These are the top ten “first languages” – the mother tongue spoken by people who live in this city.

Mother Tongue Number (2011) % of Population (2011)
English 216,085 84.1%
German 6,285 2.4%
French 4,665 1.8%
Tagalog (Pilipino, Filipino) 4,545 1.8%
Ukrainian 4,170 1.6%
Chinese, n.o.s.* 2,660 1.0%
Urdu 2,050 0.8%
Spanish 1,555 0.6%
Cree, n.o.s.* 1,450 0.6%
Arabic 1,330 0.5%

* Not otherwise specified.
Source: Statistics Canada (2011 Census of Canada)


These are the religions with the most adherents in Saskatoon.

Religion # of Adherents (2011)
No religious affiliation 71,550
Catholic 71,485
Other Christian 38,780
United Church 28,575
Lutheran 11,165
Anglican 9,285
Muslim 5,680
Baptist 4,390
Christian Orthodox 3,605
Pentecostal 3,555
Presbyterian 1,775
Buddhist 1,700

Source: Statistics Canada (2011 National Household Survey)

Housing Information

SaskatoonDemand for housing in Saskatoon is very strong.  Prices have risen sharply since 2007. However, the supply of new affordable housing and range of choice is growing, and prices and vacancy rates vary among neighbourhoods.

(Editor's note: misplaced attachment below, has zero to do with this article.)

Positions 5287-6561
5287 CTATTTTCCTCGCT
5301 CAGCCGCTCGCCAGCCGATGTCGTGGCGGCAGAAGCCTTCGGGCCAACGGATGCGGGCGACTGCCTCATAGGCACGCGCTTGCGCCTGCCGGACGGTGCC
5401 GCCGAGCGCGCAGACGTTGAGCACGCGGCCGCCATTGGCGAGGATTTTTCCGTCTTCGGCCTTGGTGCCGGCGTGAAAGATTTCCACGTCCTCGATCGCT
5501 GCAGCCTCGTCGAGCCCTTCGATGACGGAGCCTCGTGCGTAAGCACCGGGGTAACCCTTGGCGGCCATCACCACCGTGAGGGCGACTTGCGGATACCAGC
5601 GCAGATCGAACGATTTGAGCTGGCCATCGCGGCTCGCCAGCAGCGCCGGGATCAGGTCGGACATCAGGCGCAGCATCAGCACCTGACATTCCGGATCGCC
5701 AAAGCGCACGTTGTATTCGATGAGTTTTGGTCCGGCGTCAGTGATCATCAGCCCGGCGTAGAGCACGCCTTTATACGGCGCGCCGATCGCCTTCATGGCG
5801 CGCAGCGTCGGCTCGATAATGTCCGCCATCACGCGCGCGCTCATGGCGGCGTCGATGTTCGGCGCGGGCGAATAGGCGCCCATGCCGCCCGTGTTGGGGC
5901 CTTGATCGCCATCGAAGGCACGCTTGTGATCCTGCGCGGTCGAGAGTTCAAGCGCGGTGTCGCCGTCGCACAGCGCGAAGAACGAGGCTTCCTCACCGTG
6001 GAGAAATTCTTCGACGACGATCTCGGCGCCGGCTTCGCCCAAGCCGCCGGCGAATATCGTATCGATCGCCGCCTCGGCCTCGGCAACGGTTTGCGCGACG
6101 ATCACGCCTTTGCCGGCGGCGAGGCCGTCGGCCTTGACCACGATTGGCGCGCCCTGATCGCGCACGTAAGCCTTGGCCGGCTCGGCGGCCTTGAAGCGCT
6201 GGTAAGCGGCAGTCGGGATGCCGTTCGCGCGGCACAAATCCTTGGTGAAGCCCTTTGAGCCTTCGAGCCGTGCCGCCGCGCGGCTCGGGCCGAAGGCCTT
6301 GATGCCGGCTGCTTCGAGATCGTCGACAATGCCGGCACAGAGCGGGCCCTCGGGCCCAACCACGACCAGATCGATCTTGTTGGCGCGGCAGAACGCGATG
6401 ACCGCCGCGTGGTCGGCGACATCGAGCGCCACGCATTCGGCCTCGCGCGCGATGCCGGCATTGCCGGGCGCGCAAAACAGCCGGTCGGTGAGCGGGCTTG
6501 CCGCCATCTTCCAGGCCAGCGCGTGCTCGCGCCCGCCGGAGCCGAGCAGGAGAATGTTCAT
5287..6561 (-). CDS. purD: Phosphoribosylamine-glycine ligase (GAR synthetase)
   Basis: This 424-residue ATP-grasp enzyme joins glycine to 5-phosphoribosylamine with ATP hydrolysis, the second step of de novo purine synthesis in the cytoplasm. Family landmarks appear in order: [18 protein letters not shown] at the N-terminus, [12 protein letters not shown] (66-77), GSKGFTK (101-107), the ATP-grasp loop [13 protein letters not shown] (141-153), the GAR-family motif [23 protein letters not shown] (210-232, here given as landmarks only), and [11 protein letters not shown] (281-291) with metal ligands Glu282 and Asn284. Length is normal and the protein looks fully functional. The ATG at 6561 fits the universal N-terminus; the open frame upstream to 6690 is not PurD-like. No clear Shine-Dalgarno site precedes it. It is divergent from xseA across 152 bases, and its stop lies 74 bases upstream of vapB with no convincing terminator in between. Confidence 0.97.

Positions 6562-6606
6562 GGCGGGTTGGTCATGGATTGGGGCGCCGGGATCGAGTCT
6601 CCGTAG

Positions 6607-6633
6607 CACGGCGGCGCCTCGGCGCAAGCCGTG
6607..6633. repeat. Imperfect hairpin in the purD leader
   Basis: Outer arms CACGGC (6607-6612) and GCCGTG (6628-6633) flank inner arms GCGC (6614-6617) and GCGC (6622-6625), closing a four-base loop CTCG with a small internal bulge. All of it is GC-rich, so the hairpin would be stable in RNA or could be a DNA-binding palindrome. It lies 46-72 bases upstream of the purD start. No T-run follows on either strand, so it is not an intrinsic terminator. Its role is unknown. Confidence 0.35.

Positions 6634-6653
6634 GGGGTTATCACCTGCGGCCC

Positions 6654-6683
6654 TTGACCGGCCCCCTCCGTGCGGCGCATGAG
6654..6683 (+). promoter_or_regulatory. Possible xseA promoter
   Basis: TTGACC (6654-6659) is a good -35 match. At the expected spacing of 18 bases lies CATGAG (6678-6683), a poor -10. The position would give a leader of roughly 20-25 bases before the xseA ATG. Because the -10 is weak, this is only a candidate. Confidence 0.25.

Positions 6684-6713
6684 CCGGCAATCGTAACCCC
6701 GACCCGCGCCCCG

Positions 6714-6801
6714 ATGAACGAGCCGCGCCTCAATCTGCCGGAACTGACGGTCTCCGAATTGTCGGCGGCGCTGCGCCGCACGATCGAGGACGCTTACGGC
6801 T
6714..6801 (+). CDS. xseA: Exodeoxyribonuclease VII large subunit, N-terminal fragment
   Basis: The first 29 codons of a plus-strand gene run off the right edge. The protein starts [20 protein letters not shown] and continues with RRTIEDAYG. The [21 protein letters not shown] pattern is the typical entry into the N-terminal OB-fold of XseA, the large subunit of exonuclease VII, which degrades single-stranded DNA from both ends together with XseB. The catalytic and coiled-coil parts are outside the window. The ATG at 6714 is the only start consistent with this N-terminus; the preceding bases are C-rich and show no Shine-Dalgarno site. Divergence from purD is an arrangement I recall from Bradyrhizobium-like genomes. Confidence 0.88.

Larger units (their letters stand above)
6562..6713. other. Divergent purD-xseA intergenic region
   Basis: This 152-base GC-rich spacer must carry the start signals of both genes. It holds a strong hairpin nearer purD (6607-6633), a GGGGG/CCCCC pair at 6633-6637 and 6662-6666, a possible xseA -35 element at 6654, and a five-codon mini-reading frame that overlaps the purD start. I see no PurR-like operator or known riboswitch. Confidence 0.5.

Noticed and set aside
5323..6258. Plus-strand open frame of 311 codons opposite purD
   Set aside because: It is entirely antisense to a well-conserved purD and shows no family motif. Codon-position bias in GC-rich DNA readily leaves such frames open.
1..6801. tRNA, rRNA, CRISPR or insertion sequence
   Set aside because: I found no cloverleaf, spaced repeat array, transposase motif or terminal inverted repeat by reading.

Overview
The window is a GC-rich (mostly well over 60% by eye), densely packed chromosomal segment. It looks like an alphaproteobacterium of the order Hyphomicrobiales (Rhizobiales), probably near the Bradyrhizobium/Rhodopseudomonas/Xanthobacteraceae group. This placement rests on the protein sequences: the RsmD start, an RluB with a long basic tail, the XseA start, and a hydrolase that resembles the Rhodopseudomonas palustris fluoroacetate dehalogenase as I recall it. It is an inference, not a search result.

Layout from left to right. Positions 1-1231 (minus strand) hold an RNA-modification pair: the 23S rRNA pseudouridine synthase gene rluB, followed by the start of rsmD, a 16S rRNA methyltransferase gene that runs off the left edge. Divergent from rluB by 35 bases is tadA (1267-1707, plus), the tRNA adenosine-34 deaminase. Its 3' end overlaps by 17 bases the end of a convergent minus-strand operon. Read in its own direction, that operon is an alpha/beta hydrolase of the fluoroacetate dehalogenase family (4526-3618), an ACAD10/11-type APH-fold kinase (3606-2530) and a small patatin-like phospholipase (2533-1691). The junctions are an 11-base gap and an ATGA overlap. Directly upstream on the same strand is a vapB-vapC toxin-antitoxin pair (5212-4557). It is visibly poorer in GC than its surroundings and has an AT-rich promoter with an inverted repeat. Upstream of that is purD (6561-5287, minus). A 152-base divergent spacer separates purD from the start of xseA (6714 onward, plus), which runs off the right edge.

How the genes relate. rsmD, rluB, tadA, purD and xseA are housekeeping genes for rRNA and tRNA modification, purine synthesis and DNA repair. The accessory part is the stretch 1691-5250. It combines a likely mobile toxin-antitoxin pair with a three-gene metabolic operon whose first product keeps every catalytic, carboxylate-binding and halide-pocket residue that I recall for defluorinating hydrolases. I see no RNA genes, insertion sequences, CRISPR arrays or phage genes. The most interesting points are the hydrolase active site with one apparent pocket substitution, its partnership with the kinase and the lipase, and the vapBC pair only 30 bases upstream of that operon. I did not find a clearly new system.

Saskatoon has one of the most progressive housing programs in Canada to promote the development of new affordable and entry-level housing located in a variety of neighbourhoods.

Average rents
The average monthly rent for a one bedroom apartment in April 2013 was $827 and a two bedroom apartment was $1,020. The average monthly rent for a three bedroom apartment was $1,074.

Vacancy rate and availability
In Saskatoon, the vacancy rate for one bedroom rental apartments was 3.2 per cent and for two bedroom apartments was 3.3 per cent. The vacancy rate of three bedroom rental apartments was 4.4 per cent. This was the proportion of rental apartments that are vacant and ready for move-in in April 2013.

The proportion, in April 2013, of apartments that are vacant or for which the present occupant has given notice to move-out was 4.5 per cent for one bedroom apartments, 5.1 per cent for two bedroom apartments, and 5.8 per cent for three bedroom apartments.